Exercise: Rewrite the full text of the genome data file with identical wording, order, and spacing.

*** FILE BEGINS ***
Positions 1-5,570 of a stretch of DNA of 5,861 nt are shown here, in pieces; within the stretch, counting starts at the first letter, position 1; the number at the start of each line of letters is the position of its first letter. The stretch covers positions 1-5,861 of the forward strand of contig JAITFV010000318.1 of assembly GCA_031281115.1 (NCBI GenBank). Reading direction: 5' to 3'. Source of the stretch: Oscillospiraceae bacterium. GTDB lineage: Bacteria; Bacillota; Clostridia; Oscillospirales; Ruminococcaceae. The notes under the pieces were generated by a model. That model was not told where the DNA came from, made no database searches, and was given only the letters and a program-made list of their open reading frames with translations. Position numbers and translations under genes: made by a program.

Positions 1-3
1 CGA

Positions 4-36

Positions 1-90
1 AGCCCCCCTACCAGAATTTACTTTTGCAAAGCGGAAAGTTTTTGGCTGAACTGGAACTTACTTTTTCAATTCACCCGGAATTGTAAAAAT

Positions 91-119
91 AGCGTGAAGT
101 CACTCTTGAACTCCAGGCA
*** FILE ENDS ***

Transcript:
Positions 1-5,570 of a stretch of DNA of 5,861 nt are shown here, in pieces; within the stretch, counting starts at the first letter, position 1; the number at the start of each line of letters is the position of its first letter. The stretch covers positions 1-5,861 of the forward strand of contig JAITFV010000318.1 of assembly GCA_031281115.1 (NCBI GenBank). Reading direction: 5' to 3'. Source of the stretch: Oscillospiraceae bacterium. GTDB lineage: Bacteria; Bacillota; Clostridia; Oscillospirales; Ruminococcaceae. The notes under the pieces were generated by a model. That model was not told where the DNA came from, made no database searches, and was given only the letters and a program-made list of their open reading frames with translations. Position numbers and translations under genes: made by a program.

Positions 1-3
1 CGA

Positions 4-36

Positions 1-90
1 AGCCCCCCTACCAGAATTTACTTTTGCAAAGCGGAAAGTTTTTGGCTGAACTGGAACTTACTTTTTCAATTCACCCGGAATTGTAAAAAT

Positions 91-119
91 AGCGTGAAGT
101 CACTCTTGAACTCCAGGCA